Let’s say you have the people, the machines, and the space to run a conversion project. That’s fantastic! Now do you have the software to handle the digital processing?
We’ll pretend you have microfilm records. Are you just throwing your film on a scanner and hoping it comes out okay? Or do you have densitometers (calibration units that measure the density of the microfilm) that will give you the right settings for your scanning units?
What about project tracking? If you have hundreds or thousands of rolls of microfilm, how will you know how far along you are, which rolls have been completed, and which ones need rework? Where are the images stored, and where do they go when they’re ready for import to your digital content system? How long will that take?
How much storage space do you have for your images? With hundreds of rolls of microfilm, you can easily get into the terabyte range, and you don’t want to run out of space.
Once you get past the physical part of the scanning project, there’s a whole other beast waiting for you, and you need to be prepared.
Desire is a HUGE part of a conversion project, because if you don’t have the desire to start it and see it through to the finish, you’ll end up with a half-cocked mishmash of records, some in digital, some in hard copy, some in one system, some in another. It’ll be a mess. We live and breath conversion projects, so if you choose to work with us you’ll have a partner that’s ready and willing to see your project through to completion and success.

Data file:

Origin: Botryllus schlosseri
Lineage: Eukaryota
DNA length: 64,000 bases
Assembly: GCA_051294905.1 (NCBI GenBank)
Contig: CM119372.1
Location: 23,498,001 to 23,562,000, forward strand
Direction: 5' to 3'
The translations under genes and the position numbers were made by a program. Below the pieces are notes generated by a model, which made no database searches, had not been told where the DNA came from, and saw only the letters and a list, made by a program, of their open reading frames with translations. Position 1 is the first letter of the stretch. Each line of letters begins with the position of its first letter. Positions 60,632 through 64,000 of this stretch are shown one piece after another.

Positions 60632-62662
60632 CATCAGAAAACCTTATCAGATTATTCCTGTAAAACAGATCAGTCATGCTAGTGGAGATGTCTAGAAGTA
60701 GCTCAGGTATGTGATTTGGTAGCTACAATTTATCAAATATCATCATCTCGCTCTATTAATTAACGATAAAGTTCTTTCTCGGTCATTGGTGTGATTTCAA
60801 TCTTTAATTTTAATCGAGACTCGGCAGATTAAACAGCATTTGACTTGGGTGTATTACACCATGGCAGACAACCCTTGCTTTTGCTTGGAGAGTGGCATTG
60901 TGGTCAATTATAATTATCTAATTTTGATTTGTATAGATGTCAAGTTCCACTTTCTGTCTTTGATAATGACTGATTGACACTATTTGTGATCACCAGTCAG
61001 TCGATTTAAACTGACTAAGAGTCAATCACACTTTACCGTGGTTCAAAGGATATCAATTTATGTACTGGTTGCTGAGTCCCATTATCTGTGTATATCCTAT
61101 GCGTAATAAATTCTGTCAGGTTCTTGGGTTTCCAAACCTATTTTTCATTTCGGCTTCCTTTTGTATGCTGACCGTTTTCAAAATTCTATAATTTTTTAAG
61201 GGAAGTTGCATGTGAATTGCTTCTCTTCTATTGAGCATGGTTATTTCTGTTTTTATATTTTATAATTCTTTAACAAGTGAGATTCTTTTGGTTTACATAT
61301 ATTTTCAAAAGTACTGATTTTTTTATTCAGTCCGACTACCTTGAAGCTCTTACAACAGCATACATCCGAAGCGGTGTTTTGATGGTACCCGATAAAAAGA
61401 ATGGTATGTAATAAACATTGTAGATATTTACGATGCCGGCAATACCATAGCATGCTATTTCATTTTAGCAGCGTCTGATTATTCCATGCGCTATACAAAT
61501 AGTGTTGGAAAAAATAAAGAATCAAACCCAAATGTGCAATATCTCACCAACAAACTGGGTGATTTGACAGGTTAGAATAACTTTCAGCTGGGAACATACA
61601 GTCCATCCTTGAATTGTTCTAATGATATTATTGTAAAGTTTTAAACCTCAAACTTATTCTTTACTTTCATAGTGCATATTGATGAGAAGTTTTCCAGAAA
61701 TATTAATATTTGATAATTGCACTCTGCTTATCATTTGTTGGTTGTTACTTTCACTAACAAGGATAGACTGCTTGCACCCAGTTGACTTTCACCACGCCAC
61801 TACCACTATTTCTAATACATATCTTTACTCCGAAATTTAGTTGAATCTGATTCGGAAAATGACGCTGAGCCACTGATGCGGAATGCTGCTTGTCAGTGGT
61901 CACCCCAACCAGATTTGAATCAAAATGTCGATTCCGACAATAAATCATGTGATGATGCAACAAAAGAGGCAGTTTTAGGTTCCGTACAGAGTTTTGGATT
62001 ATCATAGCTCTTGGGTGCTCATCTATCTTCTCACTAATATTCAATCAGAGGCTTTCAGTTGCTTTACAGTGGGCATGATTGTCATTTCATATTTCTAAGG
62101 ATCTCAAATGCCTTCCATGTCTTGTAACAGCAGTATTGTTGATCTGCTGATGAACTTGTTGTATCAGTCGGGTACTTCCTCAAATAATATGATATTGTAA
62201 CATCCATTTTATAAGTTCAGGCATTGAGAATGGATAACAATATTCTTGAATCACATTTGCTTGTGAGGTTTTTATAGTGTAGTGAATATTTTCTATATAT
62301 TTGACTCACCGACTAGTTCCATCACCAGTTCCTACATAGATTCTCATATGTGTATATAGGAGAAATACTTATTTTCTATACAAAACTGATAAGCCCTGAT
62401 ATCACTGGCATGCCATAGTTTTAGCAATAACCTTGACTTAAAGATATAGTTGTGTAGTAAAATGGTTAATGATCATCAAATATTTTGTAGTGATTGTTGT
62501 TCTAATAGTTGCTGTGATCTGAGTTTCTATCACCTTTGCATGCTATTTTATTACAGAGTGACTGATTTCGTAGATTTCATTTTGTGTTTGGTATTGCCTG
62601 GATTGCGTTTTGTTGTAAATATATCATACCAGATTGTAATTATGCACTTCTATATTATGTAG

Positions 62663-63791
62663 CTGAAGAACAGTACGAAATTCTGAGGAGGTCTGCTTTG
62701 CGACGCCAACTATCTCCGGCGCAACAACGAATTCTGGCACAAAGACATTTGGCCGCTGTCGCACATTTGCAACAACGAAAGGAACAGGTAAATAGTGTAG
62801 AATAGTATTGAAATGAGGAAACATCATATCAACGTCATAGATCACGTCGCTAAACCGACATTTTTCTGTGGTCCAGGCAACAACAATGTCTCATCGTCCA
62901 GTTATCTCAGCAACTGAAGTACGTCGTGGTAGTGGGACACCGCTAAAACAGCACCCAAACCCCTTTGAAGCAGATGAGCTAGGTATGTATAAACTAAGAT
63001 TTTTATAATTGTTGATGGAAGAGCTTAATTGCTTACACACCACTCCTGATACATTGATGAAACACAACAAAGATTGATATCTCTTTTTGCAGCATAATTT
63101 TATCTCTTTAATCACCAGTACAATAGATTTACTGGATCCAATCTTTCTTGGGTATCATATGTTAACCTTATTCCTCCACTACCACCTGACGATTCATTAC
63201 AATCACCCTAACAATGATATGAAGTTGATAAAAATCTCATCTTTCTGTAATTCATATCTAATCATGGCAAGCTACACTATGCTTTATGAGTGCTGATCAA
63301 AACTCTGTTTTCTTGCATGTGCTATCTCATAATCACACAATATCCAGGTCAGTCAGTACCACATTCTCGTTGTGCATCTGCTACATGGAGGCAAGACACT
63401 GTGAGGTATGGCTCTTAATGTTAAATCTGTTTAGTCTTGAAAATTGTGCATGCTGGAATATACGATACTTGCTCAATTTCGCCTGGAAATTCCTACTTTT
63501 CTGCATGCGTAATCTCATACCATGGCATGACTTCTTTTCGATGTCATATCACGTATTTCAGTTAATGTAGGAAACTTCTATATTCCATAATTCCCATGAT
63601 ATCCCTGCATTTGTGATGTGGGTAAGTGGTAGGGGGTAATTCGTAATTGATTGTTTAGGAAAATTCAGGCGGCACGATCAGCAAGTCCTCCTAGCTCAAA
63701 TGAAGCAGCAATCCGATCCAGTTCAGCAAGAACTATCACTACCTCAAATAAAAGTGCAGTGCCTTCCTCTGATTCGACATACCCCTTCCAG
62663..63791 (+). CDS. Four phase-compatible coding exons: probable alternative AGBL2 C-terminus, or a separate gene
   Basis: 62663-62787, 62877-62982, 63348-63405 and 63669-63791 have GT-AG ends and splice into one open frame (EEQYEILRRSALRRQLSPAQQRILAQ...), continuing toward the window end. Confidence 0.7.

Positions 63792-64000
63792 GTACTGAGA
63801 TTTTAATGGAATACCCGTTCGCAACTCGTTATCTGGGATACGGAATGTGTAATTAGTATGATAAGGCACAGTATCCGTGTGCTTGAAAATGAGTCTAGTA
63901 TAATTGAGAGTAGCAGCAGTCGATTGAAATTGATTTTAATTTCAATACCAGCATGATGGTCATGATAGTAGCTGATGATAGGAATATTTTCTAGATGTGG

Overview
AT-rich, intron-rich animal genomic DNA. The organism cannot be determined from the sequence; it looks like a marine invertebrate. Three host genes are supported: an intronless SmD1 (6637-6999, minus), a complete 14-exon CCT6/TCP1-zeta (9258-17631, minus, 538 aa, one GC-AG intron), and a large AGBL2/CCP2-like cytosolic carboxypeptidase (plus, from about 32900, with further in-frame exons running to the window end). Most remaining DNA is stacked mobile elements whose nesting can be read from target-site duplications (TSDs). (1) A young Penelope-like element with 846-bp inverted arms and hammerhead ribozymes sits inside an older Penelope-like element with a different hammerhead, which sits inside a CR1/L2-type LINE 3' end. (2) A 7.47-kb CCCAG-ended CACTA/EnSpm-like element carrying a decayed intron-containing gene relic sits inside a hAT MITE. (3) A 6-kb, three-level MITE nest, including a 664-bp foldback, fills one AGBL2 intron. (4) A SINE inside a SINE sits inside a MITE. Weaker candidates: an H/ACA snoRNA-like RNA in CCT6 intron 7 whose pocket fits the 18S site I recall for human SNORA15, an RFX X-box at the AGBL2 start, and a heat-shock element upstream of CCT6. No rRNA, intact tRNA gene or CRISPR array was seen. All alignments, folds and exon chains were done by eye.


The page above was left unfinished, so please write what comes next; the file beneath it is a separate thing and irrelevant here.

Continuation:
Time and Lost Opportunity
What are you not doing if you’re doing this instead?
If you’re having an employee work on your scanning project a couple hours a day, you’re paying them their normal rate to do something that will probably take 3-4 times as long as a professional company would do it. And they’re also not doing the job they’re supposed to be doing. So then they fall behind in their work, and put off the scanning project because it can wait, then it sits for awhile before becoming a priority, so then more time has to be dedicated to it, which means not doing their actual job…
It’s a vicious cycle. Don’t fall into this cycle.
BMI Is Built To Do This, So You Don’t Have To
After reading about what you’ll need for an in-house scanning project, it probably seems like a lot of work. And it is! We’re built for these projects, we have the equipment and personnel to handle them, and with thousands of projects under our belts we’ll be able to give you our best recommendations to make your unique conversion project a success.
Let us do your work, so you don’t have to.
Want to know more about digital conversion projects? Below are a couple of articles that you might find interesting.
“How Do I Start A Microfilm Scanning Project” gives you four things to consider before you begin your digital conversion project. It’s a quick read and should help you understand where to start.
“Walk Backward To Sprint Forward: Reverse Engineer Your Project” explains why it’s important to work backward from your desired completion date to understand when you need to start your project, and what needs to happen from the beginning through the end.